Babergh Report to Mid Samford Parishes

Report to Mid Samford parishes October 2012: from Sue Carpendale and Kathy Pollard, Babergh district councillors

 Opening of new community facility in Hadleigh

On 6th October the new Hadleigh leisure complex officially opens its doors to the public. The existing swimming pool facilities are joined by a state of the art gym, fitness studio, coffee shop and large and small community rooms. The facility will offer around 20 classes per week plus a beauty therapy treatment clinic.

 The new centre, which cost £2.4m, has been provided by Babergh District council, with support from Hadleigh Town council. It provides a great opportunity to get fit in this Olympic year!

 More information at www.hadleighpoolandleisure.co.uk or phone 01473 823470

 Preparing for next year’s council budget

Councillors have been attending a series of workshops to work out priorities for the council over the next few years. The views of the public are being fed into this process, as well as information about health, transport and housing needs, business and skills, community facilities, environment and planning. All this is taking place against a backdrop of reduced funding from central government.

 There will be more councillor workshops in November and then the scrutiny committees will come together to look at draft budget options in December. Strategy committee will look at budget options in January and early February and the final proposals will go to a meeting of the council for approval on February 26th.

 Babergh’s accounts for 2011/12

You will be pleased to know that Babergh’s finances are being well managed. In the last financial year the council spent just over £9m, which was a little less than planned. There were a number of one off costs due to staff redundancies. Work continues to streamline the management of Mid Suffolk and Babergh councils. Here are a few key points from the accounts statement:

  • Savings of £1.3m are anticipated in 2012/13 from integration of the management of the two councils, rising to £2m by 2015/16.
  • The waste service achieved a saving of £82,000 due to close monitoring of the Serco contract.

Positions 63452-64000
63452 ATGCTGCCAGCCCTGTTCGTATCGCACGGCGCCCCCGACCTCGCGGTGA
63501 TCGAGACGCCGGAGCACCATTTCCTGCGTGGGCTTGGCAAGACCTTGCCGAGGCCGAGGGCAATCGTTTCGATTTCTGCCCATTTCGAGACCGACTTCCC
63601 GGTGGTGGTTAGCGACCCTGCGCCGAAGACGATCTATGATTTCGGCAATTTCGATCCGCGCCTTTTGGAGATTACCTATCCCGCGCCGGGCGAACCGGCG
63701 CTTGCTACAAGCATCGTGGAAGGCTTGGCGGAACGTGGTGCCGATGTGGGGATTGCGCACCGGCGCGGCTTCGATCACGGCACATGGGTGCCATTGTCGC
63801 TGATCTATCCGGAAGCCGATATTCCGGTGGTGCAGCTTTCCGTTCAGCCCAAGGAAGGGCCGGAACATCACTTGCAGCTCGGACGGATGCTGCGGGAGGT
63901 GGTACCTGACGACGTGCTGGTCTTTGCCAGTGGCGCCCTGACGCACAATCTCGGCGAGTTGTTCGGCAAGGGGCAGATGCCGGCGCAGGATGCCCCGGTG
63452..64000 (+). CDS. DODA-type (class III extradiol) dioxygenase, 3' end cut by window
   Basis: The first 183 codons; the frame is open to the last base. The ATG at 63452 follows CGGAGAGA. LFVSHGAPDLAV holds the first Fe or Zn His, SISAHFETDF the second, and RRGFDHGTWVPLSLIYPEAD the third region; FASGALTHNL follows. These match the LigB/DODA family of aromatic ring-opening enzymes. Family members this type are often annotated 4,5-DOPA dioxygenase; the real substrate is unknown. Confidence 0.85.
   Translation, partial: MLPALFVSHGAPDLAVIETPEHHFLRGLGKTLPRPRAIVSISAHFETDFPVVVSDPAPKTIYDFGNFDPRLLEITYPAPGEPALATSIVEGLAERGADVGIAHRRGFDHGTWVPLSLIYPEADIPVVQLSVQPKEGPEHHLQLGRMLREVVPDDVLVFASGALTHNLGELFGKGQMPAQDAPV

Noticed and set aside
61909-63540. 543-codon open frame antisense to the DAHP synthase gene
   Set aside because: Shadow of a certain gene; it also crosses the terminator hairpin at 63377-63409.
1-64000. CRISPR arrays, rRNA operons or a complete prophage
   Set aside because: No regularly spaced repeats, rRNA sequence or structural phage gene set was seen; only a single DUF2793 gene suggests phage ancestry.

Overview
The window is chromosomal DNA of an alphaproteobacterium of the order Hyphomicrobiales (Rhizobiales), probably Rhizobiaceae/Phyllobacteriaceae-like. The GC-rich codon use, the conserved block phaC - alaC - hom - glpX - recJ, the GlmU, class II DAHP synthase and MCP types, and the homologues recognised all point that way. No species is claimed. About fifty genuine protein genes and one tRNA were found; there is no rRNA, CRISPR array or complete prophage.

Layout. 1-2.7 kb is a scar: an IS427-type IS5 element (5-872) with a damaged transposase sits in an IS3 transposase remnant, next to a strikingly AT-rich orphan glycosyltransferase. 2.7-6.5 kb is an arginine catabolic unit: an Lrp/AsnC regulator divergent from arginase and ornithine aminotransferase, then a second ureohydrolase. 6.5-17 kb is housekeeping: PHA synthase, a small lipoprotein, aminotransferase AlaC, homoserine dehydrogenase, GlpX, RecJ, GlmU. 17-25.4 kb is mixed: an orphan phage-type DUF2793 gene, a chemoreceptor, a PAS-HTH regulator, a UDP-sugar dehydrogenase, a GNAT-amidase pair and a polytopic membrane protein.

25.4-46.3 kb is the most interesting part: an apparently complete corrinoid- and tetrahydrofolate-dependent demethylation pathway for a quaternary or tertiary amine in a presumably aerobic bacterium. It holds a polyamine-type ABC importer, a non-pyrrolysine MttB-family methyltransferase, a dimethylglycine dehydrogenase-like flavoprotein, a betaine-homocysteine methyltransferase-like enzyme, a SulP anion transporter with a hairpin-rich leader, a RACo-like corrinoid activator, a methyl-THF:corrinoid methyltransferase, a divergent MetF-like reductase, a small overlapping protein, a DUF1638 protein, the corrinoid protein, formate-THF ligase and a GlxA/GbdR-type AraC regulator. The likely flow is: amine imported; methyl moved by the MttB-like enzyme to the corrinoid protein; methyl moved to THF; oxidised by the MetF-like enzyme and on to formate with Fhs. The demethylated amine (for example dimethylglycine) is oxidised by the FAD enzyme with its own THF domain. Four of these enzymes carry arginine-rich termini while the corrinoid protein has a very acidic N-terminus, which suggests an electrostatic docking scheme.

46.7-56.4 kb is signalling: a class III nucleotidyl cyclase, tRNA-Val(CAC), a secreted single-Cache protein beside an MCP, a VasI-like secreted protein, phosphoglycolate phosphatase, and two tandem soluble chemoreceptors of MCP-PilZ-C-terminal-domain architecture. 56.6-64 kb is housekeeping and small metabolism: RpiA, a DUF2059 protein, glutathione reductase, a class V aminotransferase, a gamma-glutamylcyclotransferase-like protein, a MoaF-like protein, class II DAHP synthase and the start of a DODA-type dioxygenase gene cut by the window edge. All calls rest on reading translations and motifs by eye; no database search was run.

• There was lower income from building control as a result of the continuing economic downturn, and less income than anticipated from long term parking charges.
  • Babergh collected £70.84m in council tax in 2011/12, but the majority of this is passed on to other authorities. Babergh collected council tax for Suffolk County Council (£37.6m), Suffolk Police Authority (£5.4m) and Town and Parish councils (£2.1m). For Babergh’s own commitments it collected £4.6m and also received government grants for council tax and housing benefits and business rates. It also receives income from council rents.

 Meeting with Highways Agency to discuss closure of central reserve gaps at Hughes Corner and two other sites

On October 15th we will meet with the Highways Agency and representatives from Suffolk County Council and relevant parish councils to discuss the closure of three central reserve gaps on the A12, including the gap at Hughes Corner (the B1068 Stoke by Nayland turning).

We are very pleased that this issue is back on the agenda. What we must ensure, however, is that diverted traffic does not turn off at the Dedham exit and then travel through the back roads to Higham on roads which are narrow and unsuitable. We will press for signing which directs traffic back onto the A12 Northbound so that vehicles can then turn left onto the B1068 from the A12. 

At the meeting we will also receive an update on proposals to install average speed cameras along the section of the A12 which includes Hughes corner.

 We are pleased that Highways Agency officials have clearly taken note of the report we submitted to the Department for Transport last year, which contained accident statistics compiled by Bill Davis, Chairman of Stratford St. Mary parish council. It outlined the high number of accidents on the section of A12 between the Essex border and Four Sisters (East Bergholt) junctions. We suggested both the closure of the central reserve gaps and the introduction of average speed cameras. Prior to this the Highways Agency had turned down both suggestions, as well as refusing to accept that a lower speed limit would reduce accidents.



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